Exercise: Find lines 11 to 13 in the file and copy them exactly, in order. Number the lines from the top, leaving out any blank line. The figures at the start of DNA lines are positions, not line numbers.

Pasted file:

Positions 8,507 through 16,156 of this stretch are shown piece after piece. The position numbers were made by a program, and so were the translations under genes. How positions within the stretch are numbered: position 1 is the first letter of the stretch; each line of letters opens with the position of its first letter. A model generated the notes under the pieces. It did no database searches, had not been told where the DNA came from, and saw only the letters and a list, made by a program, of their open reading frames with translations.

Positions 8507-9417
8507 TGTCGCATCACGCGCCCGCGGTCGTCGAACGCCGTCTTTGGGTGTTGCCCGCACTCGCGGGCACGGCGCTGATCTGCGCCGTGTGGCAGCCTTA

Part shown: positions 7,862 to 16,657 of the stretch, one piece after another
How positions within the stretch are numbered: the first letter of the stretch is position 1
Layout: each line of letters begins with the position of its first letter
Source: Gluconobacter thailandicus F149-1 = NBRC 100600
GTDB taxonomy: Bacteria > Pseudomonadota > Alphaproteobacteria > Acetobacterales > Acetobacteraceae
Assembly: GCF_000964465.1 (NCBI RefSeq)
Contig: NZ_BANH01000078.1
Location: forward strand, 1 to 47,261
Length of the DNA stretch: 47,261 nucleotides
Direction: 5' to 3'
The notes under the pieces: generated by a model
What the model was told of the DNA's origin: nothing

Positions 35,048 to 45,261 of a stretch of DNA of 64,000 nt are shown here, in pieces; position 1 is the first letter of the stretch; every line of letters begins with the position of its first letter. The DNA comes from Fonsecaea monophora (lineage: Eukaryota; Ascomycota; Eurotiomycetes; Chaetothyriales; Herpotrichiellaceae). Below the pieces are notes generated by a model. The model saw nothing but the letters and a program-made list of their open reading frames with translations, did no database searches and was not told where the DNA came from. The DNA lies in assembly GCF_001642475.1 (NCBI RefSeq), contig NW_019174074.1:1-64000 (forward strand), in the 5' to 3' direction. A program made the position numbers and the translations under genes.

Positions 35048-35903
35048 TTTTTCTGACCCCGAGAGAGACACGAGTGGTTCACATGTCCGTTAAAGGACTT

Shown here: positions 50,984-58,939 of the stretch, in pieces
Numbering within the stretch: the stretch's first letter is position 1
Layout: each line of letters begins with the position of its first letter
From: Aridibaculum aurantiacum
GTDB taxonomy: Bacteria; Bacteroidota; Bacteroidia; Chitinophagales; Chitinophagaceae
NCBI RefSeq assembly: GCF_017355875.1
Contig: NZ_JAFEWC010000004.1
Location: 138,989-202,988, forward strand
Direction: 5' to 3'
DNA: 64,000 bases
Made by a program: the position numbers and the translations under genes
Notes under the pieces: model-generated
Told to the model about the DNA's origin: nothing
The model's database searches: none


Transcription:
Location: forward strand, 1 to 47,261
Length of the DNA stretch: 47,261 nucleotides
Direction: 5' to 3'